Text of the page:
Microscopic algae make up the so-calledphytoplankton, which stands out for the large amount of oxygen produced. Many algae still have economic value, being used in food and also in industry for the manufacture of different items, such as hygiene and beauty products.

→ Diatoms (chrysophyceous)

Diatoms are unicellular or colonial algae that present great abundance in oceans, being recognized about 10,000 to 12,000 species. It is worth noting that there are also freshwater species. As a striking feature of these organisms, we can mention the fact that they have a cell wall consisting of two valves, which fit together like a Petri dish. These walls are called frustulas and have silica in their composition.

The walls of diatoms consist of two valves and are known as frustulas.
The walls of diatoms consist of two valves and are known as frustulas.

→ Euglenoids

At euglenoid algae they are flagellated and inhabit mainly fresh water. Most are unicellular, with the exception of the genus Colacium, which is colonial. There are about 800 to 1,000 species, some of which have myxotrophic nutrition, performing photosynthesis in the presence of light and heterotrophic nutrition when this factor is absent.

→ Golden algae

the golden algae have carotenoids (fucoxanthin), which are responsible for its typical coloration. In general, they have two scourges. Most golden algae are single-celled, but some are colonial. They present about 1,000 distinct species, which are predominantly freshwater.

→ Brown algae (feophyceous)

The brown algae are multicellular, presenting a simple and undifferentiated vegetative body (stalk). Due to the presence of carotenoids (fucoxanthin), they have a brownish color. There are about 1,500 species, and almost all representatives are marine. They vary in size: some are very small, but others can reach meters in length — the kelps, for example, can reach more than 30 meters in length. They have economic importance, being used in food.

→ Red algae

They are predominantly marine and have few unicellular representatives. The characteristic color of these algae is due to the presence of phycobilins, which mask the color of the algae. chlorophyll. About 6,000 species of red algae are recognized.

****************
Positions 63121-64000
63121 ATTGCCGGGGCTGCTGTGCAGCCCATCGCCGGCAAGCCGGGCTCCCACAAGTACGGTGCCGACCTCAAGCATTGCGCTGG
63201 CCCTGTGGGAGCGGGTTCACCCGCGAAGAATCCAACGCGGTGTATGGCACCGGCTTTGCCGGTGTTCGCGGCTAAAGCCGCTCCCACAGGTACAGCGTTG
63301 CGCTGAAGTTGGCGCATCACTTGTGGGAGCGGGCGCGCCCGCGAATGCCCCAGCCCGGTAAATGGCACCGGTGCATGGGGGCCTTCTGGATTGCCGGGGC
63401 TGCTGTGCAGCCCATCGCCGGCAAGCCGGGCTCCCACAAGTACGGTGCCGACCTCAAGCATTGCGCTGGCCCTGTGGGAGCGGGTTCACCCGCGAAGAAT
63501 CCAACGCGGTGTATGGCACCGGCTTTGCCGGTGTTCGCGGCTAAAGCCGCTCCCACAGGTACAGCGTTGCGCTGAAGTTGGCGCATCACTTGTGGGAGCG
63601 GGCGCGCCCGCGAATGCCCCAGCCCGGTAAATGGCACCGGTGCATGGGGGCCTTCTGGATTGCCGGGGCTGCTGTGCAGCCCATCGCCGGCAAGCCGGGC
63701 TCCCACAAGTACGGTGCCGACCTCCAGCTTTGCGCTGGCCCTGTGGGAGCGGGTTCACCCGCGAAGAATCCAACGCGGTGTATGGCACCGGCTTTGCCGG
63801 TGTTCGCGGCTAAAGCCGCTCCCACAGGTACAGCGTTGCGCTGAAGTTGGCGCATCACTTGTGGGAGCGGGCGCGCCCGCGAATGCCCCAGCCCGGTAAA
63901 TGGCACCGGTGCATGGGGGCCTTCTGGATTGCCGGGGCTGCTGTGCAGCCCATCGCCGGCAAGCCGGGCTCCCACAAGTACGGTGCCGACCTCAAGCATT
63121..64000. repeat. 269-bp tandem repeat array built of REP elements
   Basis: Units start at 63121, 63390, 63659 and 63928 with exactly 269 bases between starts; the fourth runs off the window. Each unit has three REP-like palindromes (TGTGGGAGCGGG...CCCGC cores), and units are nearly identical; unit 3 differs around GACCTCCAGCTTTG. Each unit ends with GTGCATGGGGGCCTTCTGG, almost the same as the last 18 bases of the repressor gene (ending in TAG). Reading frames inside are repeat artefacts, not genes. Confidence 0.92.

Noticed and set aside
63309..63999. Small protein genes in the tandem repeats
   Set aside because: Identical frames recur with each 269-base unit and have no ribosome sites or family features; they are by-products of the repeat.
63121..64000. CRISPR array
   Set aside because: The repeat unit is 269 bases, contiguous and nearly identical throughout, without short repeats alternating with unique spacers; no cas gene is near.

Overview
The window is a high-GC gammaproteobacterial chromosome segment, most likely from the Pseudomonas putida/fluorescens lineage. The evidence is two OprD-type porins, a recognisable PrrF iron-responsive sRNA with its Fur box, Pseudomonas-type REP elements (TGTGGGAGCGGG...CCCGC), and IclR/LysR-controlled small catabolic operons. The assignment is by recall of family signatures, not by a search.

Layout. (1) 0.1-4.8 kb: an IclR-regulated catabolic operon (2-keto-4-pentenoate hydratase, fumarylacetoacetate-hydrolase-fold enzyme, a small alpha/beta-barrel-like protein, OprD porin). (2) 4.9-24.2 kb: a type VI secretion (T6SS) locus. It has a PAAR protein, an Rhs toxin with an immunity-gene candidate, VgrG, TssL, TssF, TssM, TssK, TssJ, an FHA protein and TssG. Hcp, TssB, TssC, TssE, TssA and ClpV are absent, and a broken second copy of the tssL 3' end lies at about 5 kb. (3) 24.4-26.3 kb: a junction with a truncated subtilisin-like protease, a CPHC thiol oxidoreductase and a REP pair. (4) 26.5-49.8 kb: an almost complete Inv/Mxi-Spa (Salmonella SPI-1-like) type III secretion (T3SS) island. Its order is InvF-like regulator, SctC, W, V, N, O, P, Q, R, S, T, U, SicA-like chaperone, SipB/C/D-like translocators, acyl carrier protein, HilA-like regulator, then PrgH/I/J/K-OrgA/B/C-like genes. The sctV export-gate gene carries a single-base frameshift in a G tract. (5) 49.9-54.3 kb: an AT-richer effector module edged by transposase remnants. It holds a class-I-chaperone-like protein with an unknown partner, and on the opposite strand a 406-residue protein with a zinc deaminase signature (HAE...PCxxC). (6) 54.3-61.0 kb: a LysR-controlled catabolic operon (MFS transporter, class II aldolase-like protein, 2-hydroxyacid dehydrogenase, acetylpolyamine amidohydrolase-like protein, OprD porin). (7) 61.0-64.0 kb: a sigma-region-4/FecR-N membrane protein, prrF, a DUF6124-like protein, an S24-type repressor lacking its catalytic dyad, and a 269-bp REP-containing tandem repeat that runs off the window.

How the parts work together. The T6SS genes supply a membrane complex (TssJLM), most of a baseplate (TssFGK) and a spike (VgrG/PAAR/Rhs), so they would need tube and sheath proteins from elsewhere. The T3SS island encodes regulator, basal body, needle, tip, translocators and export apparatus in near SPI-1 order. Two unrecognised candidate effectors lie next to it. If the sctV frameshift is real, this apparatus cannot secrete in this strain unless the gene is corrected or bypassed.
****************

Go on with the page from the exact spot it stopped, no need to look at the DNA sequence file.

Most red algae are multicellular.
Most red algae are multicellular.

→ Dinoflagellates (pyrrophytes)

You dinoflagellates, mostly they are organisms unicellular with two flagella; others are immobile but produce flagellated reproductive cells. It is possible to observe in dinoflagellates the presence of a flagellum located in a furrow, as if it were a belt around the alga, and another flagellum in a furrow perpendicular to this. These two flagella, when moving, cause the dinoflagellate to rotate. Many species are marine, but there are also freshwater species. There are about 4000 species of dinoflagellates.

Dinoflagellates are responsible for triggering the red tide phenomenon.
Dinoflagellates are responsible for triggering the red tide phenomenon.

Dinoflagellates, when they reproduce exaggeratedly, cause a phenomenon known as Red tide. Due to the presence of carotenoid pigments in this type of alga, their excessive proliferation causes the water acquires a reddish color. It is worth noting that the red tide problem is not just the change in the color of the water. Due to the production of toxins by certain species, the increase in dinoflagellates can cause the death of animals that live in the area, such as fish. In addition to the red tide, many dinoflagellates are known for their ability bioluminescent.

By Vanessa Sardinha dos Santos
Biology teacher

The kingdom Protista is currently known as Protoctist, encompassing a diversity of living beings that do not have a common ancestry (polyphyletic). Organisms present in this kingdom are eukaryotic, single or multicellular and may or may not carry out photosynthesis. The main groups present in this realm are:

Which of the alternatives below has economically important substances extracted from the cell wall of red algae and used in the food industry?